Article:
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Sex Dev. Mar 2010; 4(1-2): 16–28.
Published online Feb 9, 2010. doi:  10.1159/000282495
PMCID: PMC2918650

Molecular Mechanisms of Sex Determination in Reptiles

Abstract

Charles Darwin first provided a lucid explanation of how gender differences evolve nearly 140 years ago. Yet, a disconnect remains between his theory of sexual selection and the mechanisms that underlie the development of males and females. In particular, comparisons between representatives of different phyla (i.e., flies and mice) reveal distinct genetic mechanisms for sexual differentiation. Such differences are hard to comprehend unless we study organisms that bridge the phylogenetic gap. Analysis of variation within monophyletic groups (i.e., amniotes) is just as important if we hope to elucidate the evolution of mechanisms underlying sexual differentiation. Here we review the molecular, cellular, morphological, and physiological changes associated with sex determination in reptiles. Most research on the molecular biology of sex determination in reptiles describes expression patterns for orthologs of mammalian sex-determining genes. Many of these genes have evolutionarily conserved expression profiles (i.e., DMRT1 and SOX9 are expressed at a higher level in developing testes vs. developing ovaries in all species), which suggests functional conservation. However, expression profiling alone does not test gene function and will not identify novel sex-determining genes or gene interactions. For that reason, we provide a prospectus on various techniques that promise to reveal new sex-determining genes and regulatory interactions among these genes. We offer specific examples of novel candidate genes and a new signaling pathway in support of these techniques.

Key Words: Genotypic sex determination, Gonad, Molecular genetics, Temperature-dependent sex determination

Introduction

Individuals come in one of two distinct forms, male or female, in most metazoans. Yet, the mechanisms underlying the development of morphological, physiological, and behavioral differences between the sexes have been elucidated in detail in just a few species. Comparison of mechanisms among the most intensively studied species (i.e., nematodes, fruit flies, and mice) reveals much less conservation than expected for a fundamental biological trait like sexual phenotype [Cline, 1993; Cline and Meyer, 1996; Marín and Baker, 1998; Swain and Lovell-Badge, 1999; Wilhelm et al., 2007]. For example, sex in the fruit fly, Drosophila melanogaster, is determined by the ratio of numerator and denominator genes found on the X chromosomes and autosomes, respectively [Cline, 1993]. Proteins produced by numerator genes (Sisterless-a, Sisterless-b, and Sisterless-c) function as transcriptional activators of a gene called sex lethal (Sxl) while denominator proteins inhibit numerator proteins [Harrison, 2007]. Hence, Sxl is transcribed and translated in flies with a high X chromosome to autosome ratio (XX:AA individuals become females), but is not expressed in flies with a low X to autosome ratio (XY:AA individuals become males). In contrast to this chromosome-counting mechanism, a single Y-linked gene called sex-determining region of the Y (Sry) determines sex in mice and most other mammals [Swain and Lovell-Badge, 1999; Wilhelm et al., 2007; Wallis et al., 2008]. This gene acts as a dominant male-determining factor and is not related to any sex-determining genes in flies. Moreover, transcription of Sry is regulated by a set of genes (Wt1, Gata/Fog2, and insulin receptors) distinct from fly numerator and denominator genes [Wilhelm et al., 2007].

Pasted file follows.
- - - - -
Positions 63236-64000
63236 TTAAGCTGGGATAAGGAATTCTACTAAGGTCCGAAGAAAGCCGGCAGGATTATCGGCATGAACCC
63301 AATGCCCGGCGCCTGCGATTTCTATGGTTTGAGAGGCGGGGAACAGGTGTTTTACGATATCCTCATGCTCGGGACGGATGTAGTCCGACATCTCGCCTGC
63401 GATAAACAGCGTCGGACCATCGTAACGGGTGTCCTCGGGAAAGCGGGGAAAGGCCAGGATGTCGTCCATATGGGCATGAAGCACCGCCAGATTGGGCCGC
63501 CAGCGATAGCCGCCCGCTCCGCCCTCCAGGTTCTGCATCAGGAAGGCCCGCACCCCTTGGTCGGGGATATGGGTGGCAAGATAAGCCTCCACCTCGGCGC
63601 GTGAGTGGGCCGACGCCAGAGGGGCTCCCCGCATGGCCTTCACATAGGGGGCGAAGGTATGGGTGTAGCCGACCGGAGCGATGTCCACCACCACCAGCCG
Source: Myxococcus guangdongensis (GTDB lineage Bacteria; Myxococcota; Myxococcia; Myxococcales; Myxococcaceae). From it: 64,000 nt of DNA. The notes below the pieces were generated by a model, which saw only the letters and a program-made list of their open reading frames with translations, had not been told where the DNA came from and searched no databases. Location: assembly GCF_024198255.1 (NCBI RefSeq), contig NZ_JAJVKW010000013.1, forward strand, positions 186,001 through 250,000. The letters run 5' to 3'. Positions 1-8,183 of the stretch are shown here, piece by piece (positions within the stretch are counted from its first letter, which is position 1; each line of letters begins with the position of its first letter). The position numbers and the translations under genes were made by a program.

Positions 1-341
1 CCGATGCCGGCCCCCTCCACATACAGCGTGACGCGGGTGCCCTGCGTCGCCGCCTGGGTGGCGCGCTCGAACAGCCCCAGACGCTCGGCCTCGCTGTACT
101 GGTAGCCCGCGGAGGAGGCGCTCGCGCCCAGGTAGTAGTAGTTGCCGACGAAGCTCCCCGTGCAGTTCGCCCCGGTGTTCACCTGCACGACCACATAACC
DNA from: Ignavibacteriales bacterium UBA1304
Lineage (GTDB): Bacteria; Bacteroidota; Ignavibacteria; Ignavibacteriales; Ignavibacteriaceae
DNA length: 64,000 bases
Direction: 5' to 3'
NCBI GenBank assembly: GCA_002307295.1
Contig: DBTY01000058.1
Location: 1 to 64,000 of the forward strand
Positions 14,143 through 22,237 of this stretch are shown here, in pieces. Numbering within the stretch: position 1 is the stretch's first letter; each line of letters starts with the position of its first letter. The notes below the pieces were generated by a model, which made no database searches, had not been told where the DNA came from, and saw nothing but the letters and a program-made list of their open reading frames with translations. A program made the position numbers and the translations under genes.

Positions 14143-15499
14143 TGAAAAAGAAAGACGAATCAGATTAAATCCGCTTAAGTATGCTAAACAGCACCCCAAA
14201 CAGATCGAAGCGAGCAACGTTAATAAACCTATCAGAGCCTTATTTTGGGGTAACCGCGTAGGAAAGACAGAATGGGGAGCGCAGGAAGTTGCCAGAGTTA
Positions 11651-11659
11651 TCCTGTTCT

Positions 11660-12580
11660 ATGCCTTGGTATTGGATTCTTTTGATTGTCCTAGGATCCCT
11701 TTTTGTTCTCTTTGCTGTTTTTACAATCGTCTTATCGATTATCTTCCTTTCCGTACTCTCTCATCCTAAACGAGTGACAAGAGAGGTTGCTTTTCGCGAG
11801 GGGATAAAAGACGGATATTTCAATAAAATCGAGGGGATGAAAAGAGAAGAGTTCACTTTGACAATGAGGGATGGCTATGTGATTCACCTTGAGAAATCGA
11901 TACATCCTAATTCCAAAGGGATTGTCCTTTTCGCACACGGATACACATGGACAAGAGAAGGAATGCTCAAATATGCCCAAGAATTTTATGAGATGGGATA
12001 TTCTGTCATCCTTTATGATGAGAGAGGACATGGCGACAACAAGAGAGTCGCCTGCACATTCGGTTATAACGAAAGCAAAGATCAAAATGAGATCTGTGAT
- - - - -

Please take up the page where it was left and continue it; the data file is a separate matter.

Downstream targets of Sxl and Sry are also unique: SXL regulates female-specific splicing of transformer (tra) mRNA in flies [Lopez, 1998], while SRY induces male-specific transcription of the sex-determining region Y-box 9 (Sox9) gene in mice [Sekido and Lovell-Badge, 2009]. The next gene in the fly pathway, doublesex (dsx), is alternatively spliced to produce female-specific and male-specific isoforms of DSX proteins, which are master regulators of the female and male transcriptome, respectively [Arbeitman et al., 2004]. An entirely different set of genes takes on this key role in mice (i.e., genes involved in sex steroid signaling) [Ellegren and Parsch, 2007; Wilson and Davies, 2007]. A dsx homolog called doublesex and mab-related transcription factor 1 (Dmrt1) is involved in testis development in mice [Fahrioglu et al., 2006]. However, Dmrt1 does not play a pivotal role in sex determination in mice like dsx does in flies.

These observations lead to broader questions about sex-determining mechanisms. First, to what extent are sex-determining genes and gene networks evolutionarily conserved or unique? Second, can we reconstruct the specific molecular events responsible for the evolution of different sex-determining mechanisms? Given the extensive divergence between phyla (arthropods vs. chordates), the best way to address these questions is to study more closely related organisms that still display diverse modes of sex determination. Reptiles fit these criteria and represent one of the most interesting groups to study from a phylogenetic perspective [Bull, 1980, 1983; Korpelainen, 1990; Janzen and Paukstis, 1991; Valenzuela, 2004]. At the same time, however, researchers face significant challenges when working with reptiles. In this article, we outline what is known, and what is not known, about sexual differentiation in this group. We focus on the molecular and cellular mechanisms underlying sex determination. Most studies to date have been descriptive in nature and have examined homologs of sex-determining genes first identified in mammals. Such work provides important baseline data on conserved genes and should be encouraged, but it will not identify unique sex-determining genes or novel gene regulatory interactions. Therefore, we also provide a prospectus on alternative approaches that promise to reveal new candidate genes and to elucidate functional interactions among these genes.